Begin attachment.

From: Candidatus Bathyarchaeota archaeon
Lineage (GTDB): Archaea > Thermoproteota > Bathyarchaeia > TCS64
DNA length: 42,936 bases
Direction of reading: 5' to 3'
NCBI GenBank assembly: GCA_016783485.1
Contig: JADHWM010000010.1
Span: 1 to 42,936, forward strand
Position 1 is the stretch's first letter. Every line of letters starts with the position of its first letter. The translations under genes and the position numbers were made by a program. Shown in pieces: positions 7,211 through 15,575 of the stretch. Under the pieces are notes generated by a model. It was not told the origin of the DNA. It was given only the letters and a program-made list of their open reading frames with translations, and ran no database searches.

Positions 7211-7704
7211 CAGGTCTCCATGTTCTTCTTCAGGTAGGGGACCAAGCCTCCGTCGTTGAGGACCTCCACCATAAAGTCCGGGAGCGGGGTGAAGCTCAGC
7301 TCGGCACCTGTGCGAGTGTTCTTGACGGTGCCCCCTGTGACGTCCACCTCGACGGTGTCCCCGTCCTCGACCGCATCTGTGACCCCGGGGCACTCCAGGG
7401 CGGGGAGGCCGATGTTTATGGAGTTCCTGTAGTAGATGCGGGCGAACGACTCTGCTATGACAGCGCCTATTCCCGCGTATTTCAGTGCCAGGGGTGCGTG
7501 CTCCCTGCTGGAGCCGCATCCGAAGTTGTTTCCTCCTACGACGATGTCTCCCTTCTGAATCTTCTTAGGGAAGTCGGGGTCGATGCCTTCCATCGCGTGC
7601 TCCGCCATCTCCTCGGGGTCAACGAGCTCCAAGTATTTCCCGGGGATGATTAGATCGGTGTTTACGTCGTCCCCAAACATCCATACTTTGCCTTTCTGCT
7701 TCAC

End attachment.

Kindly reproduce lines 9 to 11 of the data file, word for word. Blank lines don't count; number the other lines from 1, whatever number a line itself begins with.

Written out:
Positions 7211-7704
7211 CAGGTCTCCATGTTCTTCTTCAGGTAGGGGACCAAGCCTCCGTCGTTGAGGACCTCCACCATAAAGTCCGGGAGCGGGGTGAAGCTCAGC
7301 TCGGCACCTGTGCGAGTGTTCTTGACGGTGCCCCCTGTGACGTCCACCTCGACGGTGTCCCCGTCCTCGACCGCATCTGTGACCCCGGGGCACTCCAGGG